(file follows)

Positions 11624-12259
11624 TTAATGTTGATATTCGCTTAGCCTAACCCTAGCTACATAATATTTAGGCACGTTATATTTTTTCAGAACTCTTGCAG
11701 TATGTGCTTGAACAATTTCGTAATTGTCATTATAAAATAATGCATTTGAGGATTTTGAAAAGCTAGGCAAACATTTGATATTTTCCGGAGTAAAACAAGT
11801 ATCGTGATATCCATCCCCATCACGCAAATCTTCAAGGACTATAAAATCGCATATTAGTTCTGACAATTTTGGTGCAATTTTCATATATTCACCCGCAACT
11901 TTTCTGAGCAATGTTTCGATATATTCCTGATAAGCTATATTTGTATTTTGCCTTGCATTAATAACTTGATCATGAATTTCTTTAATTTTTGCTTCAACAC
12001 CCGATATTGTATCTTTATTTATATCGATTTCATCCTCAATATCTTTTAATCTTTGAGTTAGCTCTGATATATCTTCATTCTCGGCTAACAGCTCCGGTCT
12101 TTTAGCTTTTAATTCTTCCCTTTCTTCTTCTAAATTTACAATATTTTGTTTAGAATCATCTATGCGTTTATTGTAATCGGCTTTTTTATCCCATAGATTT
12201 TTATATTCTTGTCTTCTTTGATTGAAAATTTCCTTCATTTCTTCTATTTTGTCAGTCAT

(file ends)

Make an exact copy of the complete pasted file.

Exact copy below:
Positions 11624-12259
11624 TTAATGTTGATATTCGCTTAGCCTAACCCTAGCTACATAATATTTAGGCACGTTATATTTTTTCAGAACTCTTGCAG
11701 TATGTGCTTGAACAATTTCGTAATTGTCATTATAAAATAATGCATTTGAGGATTTTGAAAAGCTAGGCAAACATTTGATATTTTCCGGAGTAAAACAAGT
11801 ATCGTGATATCCATCCCCATCACGCAAATCTTCAAGGACTATAAAATCGCATATTAGTTCTGACAATTTTGGTGCAATTTTCATATATTCACCCGCAACT
11901 TTTCTGAGCAATGTTTCGATATATTCCTGATAAGCTATATTTGTATTTTGCCTTGCATTAATAACTTGATCATGAATTTCTTTAATTTTTGCTTCAACAC
12001 CCGATATTGTATCTTTATTTATATCGATTTCATCCTCAATATCTTTTAATCTTTGAGTTAGCTCTGATATATCTTCATTCTCGGCTAACAGCTCCGGTCT
12101 TTTAGCTTTTAATTCTTCCCTTTCTTCTTCTAAATTTACAATATTTTGTTTAGAATCATCTATGCGTTTATTGTAATCGGCTTTTTTATCCCATAGATTT
12201 TTATATTCTTGTCTTCTTTGATTGAAAATTTCCTTCATTTCTTCTATTTTGTCAGTCAT